"Around every corner, we encountered images that seemed to be taken from abstract art or the illustrations to a fantasy story, not like anything we ever expected to encounter in the real world," said the U.S. Assistant Secretary of State for Democracy, Human Rights and Labor.
He also called on the public to preserve the cave from exploitation, saying what took nature millions of years to create could "take human beings an instant to destroy".
Malinowski considers sustainable tourism as a solution to both preserve and allow the world to behold this wonder of nature:
"The sustainable tourism currently allowed in Son Doong [...] has protected the cave and provided many jobs for local people. [...] People around the world are impressed by Vietnam’s commitment to preserving its natural beauty and come to the area to see everything that they can. I hope that my children and grandchildren will be able to see this great treasure of Vietnam just as I did.”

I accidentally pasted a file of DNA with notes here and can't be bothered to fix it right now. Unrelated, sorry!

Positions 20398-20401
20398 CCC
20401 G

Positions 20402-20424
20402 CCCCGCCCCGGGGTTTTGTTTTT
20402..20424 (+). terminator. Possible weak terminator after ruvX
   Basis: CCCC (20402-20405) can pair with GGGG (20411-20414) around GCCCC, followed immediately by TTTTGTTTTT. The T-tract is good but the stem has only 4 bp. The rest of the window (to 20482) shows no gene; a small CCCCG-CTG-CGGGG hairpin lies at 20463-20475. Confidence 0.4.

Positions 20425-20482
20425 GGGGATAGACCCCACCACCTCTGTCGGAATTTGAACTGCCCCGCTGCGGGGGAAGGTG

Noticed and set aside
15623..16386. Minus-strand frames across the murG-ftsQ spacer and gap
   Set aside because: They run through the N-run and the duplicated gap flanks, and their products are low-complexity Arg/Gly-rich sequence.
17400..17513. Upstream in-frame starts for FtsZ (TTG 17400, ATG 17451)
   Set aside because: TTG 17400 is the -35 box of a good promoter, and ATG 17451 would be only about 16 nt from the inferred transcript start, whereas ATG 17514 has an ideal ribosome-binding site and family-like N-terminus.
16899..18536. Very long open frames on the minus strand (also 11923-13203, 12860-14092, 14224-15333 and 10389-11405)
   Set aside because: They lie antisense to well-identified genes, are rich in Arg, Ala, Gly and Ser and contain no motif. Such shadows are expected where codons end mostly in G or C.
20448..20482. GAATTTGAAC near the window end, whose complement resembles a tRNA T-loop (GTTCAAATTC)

On November 4, 2014, Quang Binh People's Committee announced the plan to construct of a cable car to Son Doong. The project by Sun Group, which is also behind cable car projects in Nha Trang, Ba Na and Fansipan, has since spurred controversy among the public concerned about its potential environmental and ecological damages.
Last week, ambassadors and officials from the U.S., Australia, the UK, Sweden, Italy, the Czech Republic and Argentina spent five days exploring Son Doong, world's largest natural cave. Joining them on the expedition were Ambassador Pham Sanh Chau from the Foreign Ministry’s Culture and UNESCO Department, and Duong Truong Thien Ly, 2nd runner-up at Miss Universe Vietnam 2008.